Studying for the LSAT / Re:
« on: September 09, 2007, 01:19:40 PM »
This is the way I diagrammed it:


We are told that Investment is not Decreasing, which means ID. Via the contrapositive, we know ID-->EW.
Therefore, (A) must be FALSE since we know investment is NOT decreasing (says so right in the stimulus) and the economy is NOT weak (via the contrapositive).

Ah that makes sense.  I've been thinking it over and I think I'm sort of getting it...can you guys help me see whether I'm thinking this through correctly?

I diagrammed it like you as well but if you do the contrapositive you get this:

-ID --> -UR, -EW, -PC or -UR

(B) -- I didn't cross this off because it sounded like it's false.  However now I'm seeing that it's not necessarily false; we don't know enough whether it must be true, but it could be true, so it's crossed off.

(C) This is straight from the diagram, EW -> ID.  It must be true so it's crossed off.

(D) This is what threw me off initially also.  The first part is false (because economy is not weak, from the contrapositive).  However, it's either prices are not constant (-PC) OR unemployment is not rising (-UR).  Because it's not necessarily false that prices are constant -- it could be true that prices are constant, but unemployment is not rising (-UR) so it'd still be logically correct -- then it could be true, so it's crossed off.

(E) We know unemployment is not rising from the contrapositive of UR -> ID, so the first part of the answer is false.  However it's true that economy is not weak (contra of EW --> ID; -ID -> -EW), so the latter part of this answer is true, so it could be true, so it's crossed off.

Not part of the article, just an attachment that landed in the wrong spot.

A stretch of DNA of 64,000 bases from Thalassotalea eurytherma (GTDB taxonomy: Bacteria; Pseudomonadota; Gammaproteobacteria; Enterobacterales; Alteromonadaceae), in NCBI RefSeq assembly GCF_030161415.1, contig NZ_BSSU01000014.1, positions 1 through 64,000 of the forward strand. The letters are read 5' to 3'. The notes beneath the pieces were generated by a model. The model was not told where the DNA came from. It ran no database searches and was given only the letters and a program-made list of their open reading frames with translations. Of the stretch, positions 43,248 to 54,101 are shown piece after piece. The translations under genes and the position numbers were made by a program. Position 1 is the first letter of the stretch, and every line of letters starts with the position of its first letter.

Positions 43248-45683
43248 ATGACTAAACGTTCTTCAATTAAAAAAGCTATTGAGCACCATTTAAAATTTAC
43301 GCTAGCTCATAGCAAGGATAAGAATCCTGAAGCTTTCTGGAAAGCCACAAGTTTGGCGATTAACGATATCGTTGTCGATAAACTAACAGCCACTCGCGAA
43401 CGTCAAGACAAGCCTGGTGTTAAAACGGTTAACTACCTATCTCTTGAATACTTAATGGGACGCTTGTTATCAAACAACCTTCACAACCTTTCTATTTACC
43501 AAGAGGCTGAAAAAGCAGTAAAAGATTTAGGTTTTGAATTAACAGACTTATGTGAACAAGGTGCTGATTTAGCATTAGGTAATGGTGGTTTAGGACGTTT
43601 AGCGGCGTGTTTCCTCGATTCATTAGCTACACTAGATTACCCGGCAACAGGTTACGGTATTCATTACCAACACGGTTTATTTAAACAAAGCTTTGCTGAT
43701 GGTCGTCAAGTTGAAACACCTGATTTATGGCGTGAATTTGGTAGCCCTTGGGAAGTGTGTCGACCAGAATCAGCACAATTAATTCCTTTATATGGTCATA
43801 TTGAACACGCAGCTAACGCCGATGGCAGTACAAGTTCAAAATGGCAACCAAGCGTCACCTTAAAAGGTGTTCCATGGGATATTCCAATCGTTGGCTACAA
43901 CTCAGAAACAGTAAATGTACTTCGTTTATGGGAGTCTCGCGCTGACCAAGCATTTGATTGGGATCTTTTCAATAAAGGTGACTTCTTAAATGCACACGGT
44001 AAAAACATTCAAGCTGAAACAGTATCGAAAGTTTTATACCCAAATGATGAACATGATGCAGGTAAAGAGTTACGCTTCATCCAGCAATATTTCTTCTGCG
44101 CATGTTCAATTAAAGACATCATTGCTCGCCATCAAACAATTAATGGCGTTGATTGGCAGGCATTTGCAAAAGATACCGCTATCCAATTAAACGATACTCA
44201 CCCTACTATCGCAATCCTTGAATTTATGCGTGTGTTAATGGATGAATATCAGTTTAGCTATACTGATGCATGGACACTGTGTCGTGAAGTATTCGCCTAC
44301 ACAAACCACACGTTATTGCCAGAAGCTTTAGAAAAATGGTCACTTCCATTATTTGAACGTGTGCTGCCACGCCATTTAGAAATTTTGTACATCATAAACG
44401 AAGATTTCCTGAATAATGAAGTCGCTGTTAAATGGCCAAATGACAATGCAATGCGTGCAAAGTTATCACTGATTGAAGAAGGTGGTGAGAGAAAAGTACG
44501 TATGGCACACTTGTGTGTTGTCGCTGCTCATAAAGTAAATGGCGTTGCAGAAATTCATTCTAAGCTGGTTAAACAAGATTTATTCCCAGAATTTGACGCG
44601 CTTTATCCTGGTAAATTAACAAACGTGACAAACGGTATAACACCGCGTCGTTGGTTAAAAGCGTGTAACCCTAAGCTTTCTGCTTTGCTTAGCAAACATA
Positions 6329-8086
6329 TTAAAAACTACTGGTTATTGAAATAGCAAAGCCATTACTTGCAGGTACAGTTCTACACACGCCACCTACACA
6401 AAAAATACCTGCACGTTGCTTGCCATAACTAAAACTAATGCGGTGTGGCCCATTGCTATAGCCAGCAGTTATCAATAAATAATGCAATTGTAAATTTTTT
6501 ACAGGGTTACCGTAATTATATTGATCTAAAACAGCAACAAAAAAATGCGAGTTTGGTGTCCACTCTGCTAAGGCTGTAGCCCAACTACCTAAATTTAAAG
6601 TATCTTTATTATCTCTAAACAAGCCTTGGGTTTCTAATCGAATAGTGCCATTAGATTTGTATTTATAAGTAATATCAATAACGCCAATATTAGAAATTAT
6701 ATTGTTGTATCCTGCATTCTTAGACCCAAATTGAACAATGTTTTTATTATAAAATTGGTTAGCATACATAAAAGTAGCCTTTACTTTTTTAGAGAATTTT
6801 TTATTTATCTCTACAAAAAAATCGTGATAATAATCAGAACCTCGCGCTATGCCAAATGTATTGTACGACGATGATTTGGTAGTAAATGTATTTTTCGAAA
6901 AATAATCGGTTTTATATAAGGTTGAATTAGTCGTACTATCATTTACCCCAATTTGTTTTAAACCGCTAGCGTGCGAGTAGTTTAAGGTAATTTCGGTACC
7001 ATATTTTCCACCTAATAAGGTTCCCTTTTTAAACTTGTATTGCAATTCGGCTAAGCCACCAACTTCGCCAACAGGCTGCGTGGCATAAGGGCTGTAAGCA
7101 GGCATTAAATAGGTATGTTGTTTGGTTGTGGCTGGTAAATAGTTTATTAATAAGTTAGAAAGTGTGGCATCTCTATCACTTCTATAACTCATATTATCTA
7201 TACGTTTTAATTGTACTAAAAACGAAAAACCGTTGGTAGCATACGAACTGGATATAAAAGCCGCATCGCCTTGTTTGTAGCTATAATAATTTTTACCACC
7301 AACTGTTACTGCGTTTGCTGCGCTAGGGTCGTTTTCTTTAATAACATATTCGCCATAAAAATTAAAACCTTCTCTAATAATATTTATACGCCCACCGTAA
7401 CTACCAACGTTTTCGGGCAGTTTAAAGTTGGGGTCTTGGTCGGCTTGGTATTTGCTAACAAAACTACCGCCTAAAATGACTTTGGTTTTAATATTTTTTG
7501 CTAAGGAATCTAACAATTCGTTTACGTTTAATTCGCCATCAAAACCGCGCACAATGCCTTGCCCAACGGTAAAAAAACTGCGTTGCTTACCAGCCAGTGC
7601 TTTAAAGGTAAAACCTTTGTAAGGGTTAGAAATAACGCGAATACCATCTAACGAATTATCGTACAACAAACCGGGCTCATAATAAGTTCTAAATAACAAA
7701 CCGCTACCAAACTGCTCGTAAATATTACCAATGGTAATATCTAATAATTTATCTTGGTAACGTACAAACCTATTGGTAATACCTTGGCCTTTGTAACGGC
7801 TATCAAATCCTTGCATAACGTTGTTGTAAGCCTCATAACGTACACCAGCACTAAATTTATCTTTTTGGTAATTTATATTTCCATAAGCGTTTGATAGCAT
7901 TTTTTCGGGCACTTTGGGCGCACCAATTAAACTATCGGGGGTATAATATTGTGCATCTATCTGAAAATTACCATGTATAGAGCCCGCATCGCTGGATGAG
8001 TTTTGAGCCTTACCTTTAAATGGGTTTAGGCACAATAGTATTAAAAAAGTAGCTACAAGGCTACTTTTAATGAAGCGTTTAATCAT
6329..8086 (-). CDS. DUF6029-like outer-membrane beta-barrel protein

And like you said, for (A) it has to be false because both parts are false.  (-EW from the contrapositive of EW --> ID, -ID from the premise).

Is that reasoning sound?

Thanks again

Studying for the LSAT / Re: ehhhh
« on: September 09, 2007, 01:07:22 PM »
I am posting the question because it bothers me!

Even the earliest known species of land animals, known from fossils dating from the late Silurian period, 400 million years ago, show highly evolved adaptations to life on land. Since neither aquatic nor amphibious animals exhibit these adaptations, early species of land animals must have evolved very rapidly after leaving an aquatic environment.

Assumption question:

a) known fossils of early land animals include fossils of animals that lived relatively soon after the first emergence of alnd animals.

e) all animals alive in the late Silurian period lived either exclusively on land or exclusively in the water. --> this is what i picked

Can someone explain why A is right?
thank you!

If I'm understanding this correctly, I think the key here is this clause:

"early species of land animals must have evolved very rapidly after leaving an aquatic environment".  Ie, the conclusion.

If you negate A, you get something like "known not include fossils of land animals that lived relatively soon after the emergence of the first land animals".

If they don't include fossils of land animals that lived "relatively soon" after the emergence of the first land animals, then that means they're from land animals that lived a relatively long time after the first land animals.  Which means that it's not necessarily true that the first land animals evolved rapidly -- e.g., if the known fossils are from 200 million years after the first land animals, then their adaptations could have taken 200 million years to take place. Meaning, it's not evidence/proof that the first land animals evolved very rapidly (which is the conclusion).

Hope that helps.  (Though as usual, I think my explanations may be convoluted/confuses more than it helps, lol)

Studying for the LSAT / Re: How much is enough?
« on: September 09, 2007, 12:24:13 PM »
Oh, and with regards to running out of tests -- there's a whole boatload of tests out there!  IMO it's probably more worrisome to not have enough time to take them all...